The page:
The sliver of a new moon in the night sky over the Afghanistan mountains offered only a modest challenge to the billions of stars begging to touch the hot, desert sand. Framed against the jagged foothills marked only as ‘Zone Seven’ on intelligence maps, thundered the silhouette of a C-130J Hercules turboprop. It was one of the most versatile airplane weapon systems deployed in aviation history. The Hercules’ one hundred thirty-three foot wingspan roared toward its designated target. While it could deploy from a two thousand foot dirt runway with a forty-four thousand pound payload, this mission began on a concrete runway in Pakistan.
The four Rolls-Royce AE engines, each capable of delivering almost forty-six hundred horsepower to a six-blade GE Dowty propeller, were in nap mode with the lightweight, precious cargo of a dozen Marine paratroopers. An earlier Hercules had dropped the four Humvees and drivers critical to the mission. While the turboprop engines might have been relaxing on this mission, the roar in the cargo bay was deafening. Air pockets rattled spines. Two rows of paratroopers faced each other. One Marine fingered a rosary. Others checked gear. Marine Squad Leader Murphy and his crack team of eleven waited to be dropped into the Taliban-infested foothills below.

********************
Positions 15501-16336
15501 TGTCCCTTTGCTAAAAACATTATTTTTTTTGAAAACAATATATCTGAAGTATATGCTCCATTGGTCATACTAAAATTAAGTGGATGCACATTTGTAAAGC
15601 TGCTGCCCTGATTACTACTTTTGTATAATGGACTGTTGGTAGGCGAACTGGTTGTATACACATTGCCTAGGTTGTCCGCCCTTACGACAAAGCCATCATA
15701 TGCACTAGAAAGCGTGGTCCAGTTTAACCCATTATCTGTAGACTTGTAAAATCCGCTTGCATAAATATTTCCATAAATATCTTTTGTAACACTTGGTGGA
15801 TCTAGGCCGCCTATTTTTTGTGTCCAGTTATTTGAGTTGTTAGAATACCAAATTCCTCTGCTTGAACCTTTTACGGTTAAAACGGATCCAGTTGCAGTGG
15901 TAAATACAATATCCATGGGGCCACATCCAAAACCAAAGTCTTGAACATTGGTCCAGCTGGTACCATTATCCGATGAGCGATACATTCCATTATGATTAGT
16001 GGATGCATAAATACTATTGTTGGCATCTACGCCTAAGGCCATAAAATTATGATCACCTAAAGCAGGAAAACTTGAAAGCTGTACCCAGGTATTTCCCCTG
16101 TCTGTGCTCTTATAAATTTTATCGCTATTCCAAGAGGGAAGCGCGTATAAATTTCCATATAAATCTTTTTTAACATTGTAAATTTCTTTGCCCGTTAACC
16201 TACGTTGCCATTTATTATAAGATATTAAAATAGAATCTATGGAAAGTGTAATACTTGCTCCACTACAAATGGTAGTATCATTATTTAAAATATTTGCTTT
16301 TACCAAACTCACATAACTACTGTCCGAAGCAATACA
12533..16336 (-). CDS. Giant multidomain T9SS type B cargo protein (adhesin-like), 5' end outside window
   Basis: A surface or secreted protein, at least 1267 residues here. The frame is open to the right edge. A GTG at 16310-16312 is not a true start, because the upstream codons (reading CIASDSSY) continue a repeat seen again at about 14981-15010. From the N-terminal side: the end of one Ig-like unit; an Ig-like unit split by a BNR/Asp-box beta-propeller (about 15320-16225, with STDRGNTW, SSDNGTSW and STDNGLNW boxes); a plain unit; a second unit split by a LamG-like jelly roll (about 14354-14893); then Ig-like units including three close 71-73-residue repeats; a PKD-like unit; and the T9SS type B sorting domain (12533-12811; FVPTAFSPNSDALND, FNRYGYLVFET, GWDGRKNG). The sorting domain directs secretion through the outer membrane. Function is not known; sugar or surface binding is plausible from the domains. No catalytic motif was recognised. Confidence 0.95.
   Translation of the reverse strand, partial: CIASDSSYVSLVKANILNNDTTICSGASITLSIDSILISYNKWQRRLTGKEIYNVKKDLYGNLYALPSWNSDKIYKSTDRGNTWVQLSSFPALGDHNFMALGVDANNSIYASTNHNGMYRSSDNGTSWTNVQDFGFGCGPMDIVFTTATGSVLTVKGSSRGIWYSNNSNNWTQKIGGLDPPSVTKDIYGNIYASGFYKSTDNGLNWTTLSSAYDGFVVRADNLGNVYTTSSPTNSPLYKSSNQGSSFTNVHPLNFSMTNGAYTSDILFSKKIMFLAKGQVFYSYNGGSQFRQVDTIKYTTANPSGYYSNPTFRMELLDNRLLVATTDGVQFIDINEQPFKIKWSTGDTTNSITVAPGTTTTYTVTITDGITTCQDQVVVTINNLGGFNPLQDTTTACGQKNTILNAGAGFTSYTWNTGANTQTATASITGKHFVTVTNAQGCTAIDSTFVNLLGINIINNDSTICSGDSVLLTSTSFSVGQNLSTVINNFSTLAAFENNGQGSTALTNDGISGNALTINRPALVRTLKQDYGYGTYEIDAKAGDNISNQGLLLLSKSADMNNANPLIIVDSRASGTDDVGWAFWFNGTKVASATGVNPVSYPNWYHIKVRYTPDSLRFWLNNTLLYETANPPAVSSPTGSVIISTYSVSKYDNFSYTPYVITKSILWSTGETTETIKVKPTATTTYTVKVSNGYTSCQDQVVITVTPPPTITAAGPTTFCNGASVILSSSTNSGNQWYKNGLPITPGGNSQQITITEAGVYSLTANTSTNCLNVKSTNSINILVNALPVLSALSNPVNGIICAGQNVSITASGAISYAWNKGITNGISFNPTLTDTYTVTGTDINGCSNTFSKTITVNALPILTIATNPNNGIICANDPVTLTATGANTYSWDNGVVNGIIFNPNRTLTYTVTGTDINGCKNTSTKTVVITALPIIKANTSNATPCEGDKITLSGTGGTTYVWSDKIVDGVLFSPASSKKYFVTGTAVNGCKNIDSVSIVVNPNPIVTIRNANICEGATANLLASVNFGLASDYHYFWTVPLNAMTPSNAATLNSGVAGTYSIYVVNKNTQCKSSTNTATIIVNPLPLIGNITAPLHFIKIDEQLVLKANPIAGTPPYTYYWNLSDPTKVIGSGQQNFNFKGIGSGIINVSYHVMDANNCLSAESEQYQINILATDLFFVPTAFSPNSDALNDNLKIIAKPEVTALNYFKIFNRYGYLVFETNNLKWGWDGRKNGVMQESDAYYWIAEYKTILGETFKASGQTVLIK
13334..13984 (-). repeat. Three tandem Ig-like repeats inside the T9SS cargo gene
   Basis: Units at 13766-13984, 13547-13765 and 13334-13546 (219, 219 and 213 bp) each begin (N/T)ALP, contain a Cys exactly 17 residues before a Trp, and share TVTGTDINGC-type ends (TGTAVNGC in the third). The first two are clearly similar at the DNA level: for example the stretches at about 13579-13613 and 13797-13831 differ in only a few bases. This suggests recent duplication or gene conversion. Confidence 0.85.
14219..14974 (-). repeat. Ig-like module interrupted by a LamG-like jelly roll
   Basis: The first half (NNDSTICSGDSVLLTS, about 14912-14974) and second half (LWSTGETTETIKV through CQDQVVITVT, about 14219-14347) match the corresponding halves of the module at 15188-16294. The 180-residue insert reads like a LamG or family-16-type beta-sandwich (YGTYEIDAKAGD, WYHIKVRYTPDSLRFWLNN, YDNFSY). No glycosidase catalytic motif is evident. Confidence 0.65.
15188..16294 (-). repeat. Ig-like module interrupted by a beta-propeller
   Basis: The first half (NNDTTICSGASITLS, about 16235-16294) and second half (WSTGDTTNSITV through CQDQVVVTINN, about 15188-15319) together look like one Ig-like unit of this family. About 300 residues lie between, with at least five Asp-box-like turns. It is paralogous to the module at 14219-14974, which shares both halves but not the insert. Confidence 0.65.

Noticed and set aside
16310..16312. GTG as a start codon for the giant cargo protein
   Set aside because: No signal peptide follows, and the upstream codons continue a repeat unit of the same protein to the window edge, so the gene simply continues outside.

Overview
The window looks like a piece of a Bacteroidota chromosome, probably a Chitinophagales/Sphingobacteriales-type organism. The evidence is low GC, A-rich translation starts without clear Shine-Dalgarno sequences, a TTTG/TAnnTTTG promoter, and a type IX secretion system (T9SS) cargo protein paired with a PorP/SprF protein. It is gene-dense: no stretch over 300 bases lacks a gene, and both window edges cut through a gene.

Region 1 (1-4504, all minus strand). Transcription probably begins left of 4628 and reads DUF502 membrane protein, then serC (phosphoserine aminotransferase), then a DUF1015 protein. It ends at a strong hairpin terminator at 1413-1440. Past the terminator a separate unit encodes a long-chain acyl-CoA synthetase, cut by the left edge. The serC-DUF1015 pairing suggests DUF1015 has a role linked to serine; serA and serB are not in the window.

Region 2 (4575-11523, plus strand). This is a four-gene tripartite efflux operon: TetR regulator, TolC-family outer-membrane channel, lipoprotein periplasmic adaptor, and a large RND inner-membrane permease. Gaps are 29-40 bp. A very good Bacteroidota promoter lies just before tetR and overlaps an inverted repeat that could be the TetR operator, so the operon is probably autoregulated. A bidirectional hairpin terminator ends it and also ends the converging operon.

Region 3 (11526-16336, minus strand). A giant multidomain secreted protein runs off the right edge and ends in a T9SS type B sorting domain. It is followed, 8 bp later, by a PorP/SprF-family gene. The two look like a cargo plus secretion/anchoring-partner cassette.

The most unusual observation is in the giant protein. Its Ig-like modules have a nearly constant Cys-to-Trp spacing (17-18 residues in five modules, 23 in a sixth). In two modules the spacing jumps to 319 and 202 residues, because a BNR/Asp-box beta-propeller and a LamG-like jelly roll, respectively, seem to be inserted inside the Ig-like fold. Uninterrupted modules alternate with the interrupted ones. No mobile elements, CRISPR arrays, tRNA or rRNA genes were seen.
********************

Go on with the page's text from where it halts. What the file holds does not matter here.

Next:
The C-130J Hercules leveled to ten thousand feet. A red light signaled zero hour. Murphy’s unit rose as one, shuffled to the door over the drop zone. No words were needed–hand signals, looks of confidence, and resolve were enough. Sgt. Murphy flashed a crooked little grin; this leader could be followed barefooted across hot coals. The dull red light was replaced by the pierce of a flashing green light. It was time. The paratroopers plummeted through a pre-dawn sky.